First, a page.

Some reflections on Elwyn by Professor Peter Edwards

For those who taught with Elwyn Flint or were taught by him, the publication of this catalogue has a dual significance. Not only will the catalogue facilitate the study and, in some instances, the conservation of the Aboriginal languages and the dialects of English that Flint so devotedly and meticulously recorded, it will also serve as a belated memorial to a man whose extraordinary gifts were not adequately appreciated by most of us in his lifetime, and who since his death we have tended to remember more for his amiable personal eccentricities than for his scholarly achievements.

Intensely private, manically absorbed in his work (except on the tennis court where he became exuberantly sociable), a lifelong bachelor apparently ascetic in all his tastes, he betrayed only brief and bashful glimpses of his more companionable urges. At least once, for instance, he was heard to emit something like a whoop of admiration as a male colleague drew his attention to an attractive young woman passing by; and often the desire to share some new intellectual discovery would become irresistible and a startled colleague would be stopped in his or her tracks by a stentorian cry such as ‘Round equals square, tree equals house!’ (which turned out to refer to King Lear).

Photograph provided by the Archives and Records Management Services of the University of Queensland.

This photograph is catalogued as: UQA S177 Photographs of Key People and Occasions associated with the University P835 Aural Analysis of Yiddingi Aboriginal Vernacular by Mr. Flint.

Everyone who knew him has a favourite ‘Elwyn’ story. It may be the one about his trying to hail a taxi with a samurai sword and quite failing to understand why none would stop. Or the one about students lacing his glass of water with something stronger and inspiring him to the performance of his life in the title role in his own play The Death of Marlowe. Or the one about the time he dashed out of a lecture when a piece of audio equipment he was using broke down, jumped into a taxi with his academic gown still on, then rushed back to the bewildered remnant of his class half an hour later, the equipment having been repaired by a colleague who was at home sick.

Similar contretemps also dogged his research work, though lack of appreciation was probably his most serious problem. In 1956, to its shame, the University Research Committee refused his application for a grant to enable him to carry out field work on Norfolk Island, where he subsequently did some of his most important work; the Committee was evidently not swayed by the fact that he had been invited to contribute a chapter to a book on the language of Pitcairn Island that was to be edited by A.S.C. Ross of Birmingham University. At the end of 1964, Ansett-A.N.A. could not find a tape-recorder that had been consigned to him at Normanton airport, for use at Doomadgee Mission; the company refunded him the freight charge of £1/11/6 but offered nothing to compensate him for having to do without the machine for the whole of his week at Doomadgee or for the cost of the telegrams and phone calls he made while trying to locate it.

It is no doubt a measure of the emotional satisfaction he gained from his work - both his teaching and his research - that he usually remained cheerful and courteous in spite of difficulties, disappointments, and failures of communication. As a young man he evidently showed exceptional academic promise.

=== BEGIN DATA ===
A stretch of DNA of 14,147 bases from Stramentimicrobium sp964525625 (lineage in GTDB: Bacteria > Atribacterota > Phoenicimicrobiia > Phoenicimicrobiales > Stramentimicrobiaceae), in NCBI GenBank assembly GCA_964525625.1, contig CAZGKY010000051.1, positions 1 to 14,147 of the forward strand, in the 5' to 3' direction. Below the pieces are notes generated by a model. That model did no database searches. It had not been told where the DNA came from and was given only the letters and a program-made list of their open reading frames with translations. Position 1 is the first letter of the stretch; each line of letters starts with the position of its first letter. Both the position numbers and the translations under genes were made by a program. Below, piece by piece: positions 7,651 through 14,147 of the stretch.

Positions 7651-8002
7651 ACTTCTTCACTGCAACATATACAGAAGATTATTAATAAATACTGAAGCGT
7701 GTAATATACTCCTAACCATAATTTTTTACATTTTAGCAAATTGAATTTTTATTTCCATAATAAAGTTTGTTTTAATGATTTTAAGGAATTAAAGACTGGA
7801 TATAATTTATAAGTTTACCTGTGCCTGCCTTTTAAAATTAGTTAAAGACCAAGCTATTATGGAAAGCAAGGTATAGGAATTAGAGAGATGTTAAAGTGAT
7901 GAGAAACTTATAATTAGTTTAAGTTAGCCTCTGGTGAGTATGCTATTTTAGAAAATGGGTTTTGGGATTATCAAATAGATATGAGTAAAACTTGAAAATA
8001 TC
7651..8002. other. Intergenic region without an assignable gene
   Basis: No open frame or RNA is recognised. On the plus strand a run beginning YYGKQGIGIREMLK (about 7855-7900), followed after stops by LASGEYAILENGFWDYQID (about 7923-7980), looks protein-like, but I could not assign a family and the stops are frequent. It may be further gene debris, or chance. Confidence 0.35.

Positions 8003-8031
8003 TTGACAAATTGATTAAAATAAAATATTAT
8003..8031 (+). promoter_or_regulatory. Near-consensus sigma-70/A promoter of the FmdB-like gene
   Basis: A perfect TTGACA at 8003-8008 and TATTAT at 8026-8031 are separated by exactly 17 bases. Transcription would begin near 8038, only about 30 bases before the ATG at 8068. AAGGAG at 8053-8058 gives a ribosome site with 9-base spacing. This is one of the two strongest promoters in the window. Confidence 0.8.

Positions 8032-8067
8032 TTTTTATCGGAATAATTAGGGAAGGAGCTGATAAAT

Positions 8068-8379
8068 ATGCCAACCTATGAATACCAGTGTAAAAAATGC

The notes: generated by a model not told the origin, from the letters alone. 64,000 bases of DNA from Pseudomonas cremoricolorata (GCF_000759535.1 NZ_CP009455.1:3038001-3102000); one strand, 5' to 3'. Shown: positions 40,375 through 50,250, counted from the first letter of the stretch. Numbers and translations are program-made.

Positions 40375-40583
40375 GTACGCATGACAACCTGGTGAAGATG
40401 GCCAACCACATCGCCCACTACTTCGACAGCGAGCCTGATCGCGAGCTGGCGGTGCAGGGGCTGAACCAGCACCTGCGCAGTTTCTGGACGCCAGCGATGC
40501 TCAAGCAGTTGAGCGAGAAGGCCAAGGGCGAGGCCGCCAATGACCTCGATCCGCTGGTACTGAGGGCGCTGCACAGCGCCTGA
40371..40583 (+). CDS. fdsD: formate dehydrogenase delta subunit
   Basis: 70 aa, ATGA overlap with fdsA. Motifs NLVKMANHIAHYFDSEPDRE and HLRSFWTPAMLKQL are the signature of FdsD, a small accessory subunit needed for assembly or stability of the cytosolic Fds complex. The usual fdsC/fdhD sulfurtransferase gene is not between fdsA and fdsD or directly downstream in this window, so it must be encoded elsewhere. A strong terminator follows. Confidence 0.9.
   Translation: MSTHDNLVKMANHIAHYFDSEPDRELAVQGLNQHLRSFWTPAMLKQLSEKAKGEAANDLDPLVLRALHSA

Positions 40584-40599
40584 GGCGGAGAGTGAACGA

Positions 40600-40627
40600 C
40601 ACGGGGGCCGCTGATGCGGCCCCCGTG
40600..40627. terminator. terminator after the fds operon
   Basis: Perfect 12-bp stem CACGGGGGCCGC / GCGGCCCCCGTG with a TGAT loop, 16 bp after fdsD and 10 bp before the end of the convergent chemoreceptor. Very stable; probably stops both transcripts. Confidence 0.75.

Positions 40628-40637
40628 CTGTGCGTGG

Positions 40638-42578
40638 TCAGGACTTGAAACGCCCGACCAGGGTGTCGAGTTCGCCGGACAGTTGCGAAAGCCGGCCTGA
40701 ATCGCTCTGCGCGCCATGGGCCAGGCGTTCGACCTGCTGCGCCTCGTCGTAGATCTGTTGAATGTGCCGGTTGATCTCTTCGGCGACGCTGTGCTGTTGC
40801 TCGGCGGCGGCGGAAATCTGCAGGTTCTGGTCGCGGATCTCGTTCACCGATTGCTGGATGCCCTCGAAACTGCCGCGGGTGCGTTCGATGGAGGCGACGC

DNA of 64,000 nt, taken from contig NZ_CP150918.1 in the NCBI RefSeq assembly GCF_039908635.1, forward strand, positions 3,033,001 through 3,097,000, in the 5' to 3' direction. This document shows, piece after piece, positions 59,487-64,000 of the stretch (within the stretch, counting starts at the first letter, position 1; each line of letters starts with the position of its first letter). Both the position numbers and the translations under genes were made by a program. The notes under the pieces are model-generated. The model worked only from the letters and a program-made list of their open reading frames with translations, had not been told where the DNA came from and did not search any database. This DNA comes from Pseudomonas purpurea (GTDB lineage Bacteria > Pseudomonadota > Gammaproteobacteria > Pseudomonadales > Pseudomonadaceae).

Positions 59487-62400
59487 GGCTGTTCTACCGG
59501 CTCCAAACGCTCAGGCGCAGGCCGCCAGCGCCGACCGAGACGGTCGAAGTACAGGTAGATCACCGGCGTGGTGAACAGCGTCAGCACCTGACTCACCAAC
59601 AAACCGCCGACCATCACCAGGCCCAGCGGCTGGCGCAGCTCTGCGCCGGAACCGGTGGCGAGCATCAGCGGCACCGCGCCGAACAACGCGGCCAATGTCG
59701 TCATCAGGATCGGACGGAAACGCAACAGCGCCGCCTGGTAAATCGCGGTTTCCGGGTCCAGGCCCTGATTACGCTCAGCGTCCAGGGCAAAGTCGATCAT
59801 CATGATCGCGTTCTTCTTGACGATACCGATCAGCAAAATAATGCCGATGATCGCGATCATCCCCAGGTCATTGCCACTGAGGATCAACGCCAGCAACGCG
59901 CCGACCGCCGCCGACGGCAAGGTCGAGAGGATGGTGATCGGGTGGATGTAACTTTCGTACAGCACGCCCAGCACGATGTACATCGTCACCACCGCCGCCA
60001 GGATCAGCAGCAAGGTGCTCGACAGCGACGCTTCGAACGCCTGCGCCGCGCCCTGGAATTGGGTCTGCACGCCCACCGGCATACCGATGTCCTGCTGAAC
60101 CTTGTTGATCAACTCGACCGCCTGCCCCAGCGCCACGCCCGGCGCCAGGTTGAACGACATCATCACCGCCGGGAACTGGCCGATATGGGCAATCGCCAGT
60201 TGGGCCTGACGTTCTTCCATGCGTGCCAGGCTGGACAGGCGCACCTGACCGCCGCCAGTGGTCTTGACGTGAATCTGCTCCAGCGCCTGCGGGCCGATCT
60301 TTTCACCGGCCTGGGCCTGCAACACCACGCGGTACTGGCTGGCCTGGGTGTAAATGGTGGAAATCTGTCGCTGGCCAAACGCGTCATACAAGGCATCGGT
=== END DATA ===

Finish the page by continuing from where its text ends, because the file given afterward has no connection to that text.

Born on 12 May 1910, he was still only sixteen when he won an Open Scholarship to the University from Brisbane State High School at the beginning of 1927; the stipend was 10/- a week. On 2 May 1930 he graduated with first class-honours in Modern Languages and Literature and a ‘Government Gold Medal for outstanding merit’. After graduation he was appointed as a ‘reader’, i.e. a postgraduate research scholar who also taught for six hours a week, on a salary of £200 a year, but this apppointment expired at the end of 1932. Though he enrolled for an M.A. in 1936 (thesis topic: ‘Modern Methods of Learning and Teaching Foreign Languages, with special reference to Australian conditions’), it was ten years before he returned to the university as a fulltime teacher.

In the meantime he attended St Francis’s Theological College in Brisbane from 1936 to 1938 and after being ordained as a Church of England priest in 1938 served successively as curate at St Andrew’rs Lutwyche (in Brisbane), vicar of Monto (in the Wide Bay district of Queensland), and, from 1943, as an army chaplain. Soon afterwards he also became an intelligence officer and in this capacity underwent a crash course in Japanese to equip him to interrogate prisoners-of-war.

He was apppointed a junior lecturer in English at the University of Queensland following his discharge from the army in 1946, and a lecturer in 1949, when he was also awarded his M.A. In 1951 he was admitted as a Ph.D. candidate, the title of his thesis being ‘The Living Theatre in England from 1914 to 1954’; it was never completed. His research for his Ph.D. extended to Chinese drama and Japanese NOH plays. He was promoted to senior lecturer at the beginning of 1958. At different times he taught Anglo-Saxon, Middle English, and Renaissance and modern drama, as well as linguistics, applied linguistics, and stylistics. He produced plays both for student dramatic societies and for the English Department, in addition to acting as secretary of the university’s Staff Tennis Club for many years. He retired at the end of 1975 and died on 10 December 1983.

The material itemized in this catalogue offers abundant evidence of the excellence of his scholarship and the rich fulfilment of his early promise.

Peter Edwards
Brisbane, July 1997

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